Report: Cystic Fibrosis Market Will Rocket to $7.6 Billion by 2025 as Drugs Improve

CFTR modulators share the spotlight

The cystic fibrosis (CF) space across the seven major markets––the United States, France, Germany, Italy, Spain, the United Kingdom, and Canada––is set to more than triple from $2.1 billion in 2015 to approximately $7.6 billion by 2025, representing a compound annual growth rate of 13.6%, according to an analysis from consulting firm GlobalData.

The company’s latest report states that the major drivers of this substantial growth included the introduction of Orkambi (ivacaftor/lumacaftor, Vertex Pharmaceuticals) in 2015, followed by the introduction of new, high-priced disease-modifying cystic fibrosis transmembrane conductance regulator (CFTR) modulators during the forecast period.

The inhaled antibiotic Arikace (liposomal amikacin, Insmed) is also expected to launch during the forecast period, but it is not expected to drive CF market growth as much as the CFTR modulators because it will be competing with other inhaled antibiotics.

CF is an autosomal recessive disease caused by mutations in the cystic fibrosis transmembrane conductance regulator (CFTR) gene, which codes for the CFTR protein. The disease mainly affects the respiratory and gastrointestinal tracts.

Three classes of drug are currently used to treat patients with CF: inhaled antibiotics for bacterial and fungal respiratory infections; mucolytic drugs for mucociliary clearance of the airways; and pancreatic enzyme replacement therapies (PERTs) for the treatment of CF-induced exocrine pancreatic insufficiency (EPI). During the last five years, CFTR modulators have improved the treatment of CF patients by helping to restore the function of insufficient CFTR proteins.

Analyst Pavan Kottamasu explains: “Until recently, R&D; strategies in the cystic fibrosis space have targeted organ-specific sequelae of the underlying disease. This approach has mainly resulted in the development of new formulations of antibiotics that can be administered via inhalation for the management of chest infections, and therapies that enhance airway mucociliary clearance.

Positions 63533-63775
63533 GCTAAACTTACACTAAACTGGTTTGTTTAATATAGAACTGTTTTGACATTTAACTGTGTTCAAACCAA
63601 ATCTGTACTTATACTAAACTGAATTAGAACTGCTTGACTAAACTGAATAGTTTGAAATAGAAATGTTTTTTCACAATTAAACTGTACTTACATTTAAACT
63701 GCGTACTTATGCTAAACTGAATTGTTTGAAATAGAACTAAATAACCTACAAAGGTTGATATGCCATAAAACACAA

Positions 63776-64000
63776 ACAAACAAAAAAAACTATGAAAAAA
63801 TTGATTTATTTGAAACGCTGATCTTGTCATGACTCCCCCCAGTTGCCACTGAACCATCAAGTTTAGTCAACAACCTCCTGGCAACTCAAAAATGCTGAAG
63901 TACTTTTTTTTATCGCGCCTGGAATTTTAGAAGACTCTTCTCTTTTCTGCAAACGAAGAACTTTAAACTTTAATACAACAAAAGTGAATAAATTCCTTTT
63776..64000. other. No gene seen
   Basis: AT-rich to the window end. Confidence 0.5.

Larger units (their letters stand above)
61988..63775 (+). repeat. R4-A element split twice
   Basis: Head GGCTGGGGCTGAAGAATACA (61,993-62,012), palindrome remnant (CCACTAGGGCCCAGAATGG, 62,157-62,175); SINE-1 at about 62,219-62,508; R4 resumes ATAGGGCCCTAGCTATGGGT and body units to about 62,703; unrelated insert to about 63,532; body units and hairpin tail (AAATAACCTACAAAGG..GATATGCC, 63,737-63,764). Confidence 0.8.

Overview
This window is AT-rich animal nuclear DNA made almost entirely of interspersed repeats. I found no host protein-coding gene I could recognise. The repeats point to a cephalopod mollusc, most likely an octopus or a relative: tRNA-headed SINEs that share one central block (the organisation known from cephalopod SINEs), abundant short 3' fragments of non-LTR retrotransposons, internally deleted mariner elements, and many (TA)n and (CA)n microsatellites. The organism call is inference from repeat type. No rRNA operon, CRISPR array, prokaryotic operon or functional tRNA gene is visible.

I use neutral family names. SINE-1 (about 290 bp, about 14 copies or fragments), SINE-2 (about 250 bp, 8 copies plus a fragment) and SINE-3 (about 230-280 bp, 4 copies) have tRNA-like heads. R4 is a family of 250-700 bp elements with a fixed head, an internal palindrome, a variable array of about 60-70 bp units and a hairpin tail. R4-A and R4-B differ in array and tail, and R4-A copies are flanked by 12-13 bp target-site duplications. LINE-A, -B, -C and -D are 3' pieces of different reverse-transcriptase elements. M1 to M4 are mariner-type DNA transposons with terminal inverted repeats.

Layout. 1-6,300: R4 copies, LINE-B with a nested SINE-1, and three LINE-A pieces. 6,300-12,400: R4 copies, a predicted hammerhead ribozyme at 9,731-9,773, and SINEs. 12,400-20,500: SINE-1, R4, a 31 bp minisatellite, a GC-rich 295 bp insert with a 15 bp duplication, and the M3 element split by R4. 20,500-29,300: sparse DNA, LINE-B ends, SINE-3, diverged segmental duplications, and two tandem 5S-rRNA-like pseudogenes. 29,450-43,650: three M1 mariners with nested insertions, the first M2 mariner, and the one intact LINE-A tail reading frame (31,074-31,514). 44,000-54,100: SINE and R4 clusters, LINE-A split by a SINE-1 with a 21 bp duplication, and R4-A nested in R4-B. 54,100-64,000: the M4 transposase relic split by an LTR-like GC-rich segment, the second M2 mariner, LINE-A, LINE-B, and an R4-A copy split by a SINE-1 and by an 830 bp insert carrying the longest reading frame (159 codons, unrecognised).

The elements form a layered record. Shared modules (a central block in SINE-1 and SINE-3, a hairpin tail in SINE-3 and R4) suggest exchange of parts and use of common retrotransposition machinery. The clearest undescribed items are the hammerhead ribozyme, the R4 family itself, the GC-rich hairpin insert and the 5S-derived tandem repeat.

“However, over the last decade, advanced technologies have yielded a shift in research development towards therapies that target the underlying cause of the disease by enhancing CFTR function. Currently, Vertex controls the entire CFTR-modulator market share with its two marketed CFTR modulators, Kalydeco (ivacaftor) and Orkambi.

“There is also a trend towards licensing products, and alliances are being pursued by a wide spectrum of pharmaceutical and biotechnology manufacturers, as the majority of novel therapeutic agents for cystic fibrosis are being developed by small companies. GlobalData anticipates that licensing activity and the formation of new partnerships will steer smaller companies to continue researching novel compounds.”

Despite recent advances, the overall life expectancy of CF patients is still 20–25 years less than that of the healthy population. Moreover, patients still face considerable unmet needs because of the lack of curative therapies; the limited choice of mucolytic therapies; and the constant fight against lung infection that requires the development of novel classes of antibiotics, the report says.

Kottamasu continues: “Following the approval of Kalydeco and Orkambi, there is currently enormous excitement for CFTR modulators that can modify the course of the disease and potentially turn this life-threatening condition into a chronic one. At the same time, opportunity remains for newer drugs to improve upon the efficacy of the current marketed and late-stage pipeline CFTR modulators.”

Source: GlobalData; April 4, 2017.

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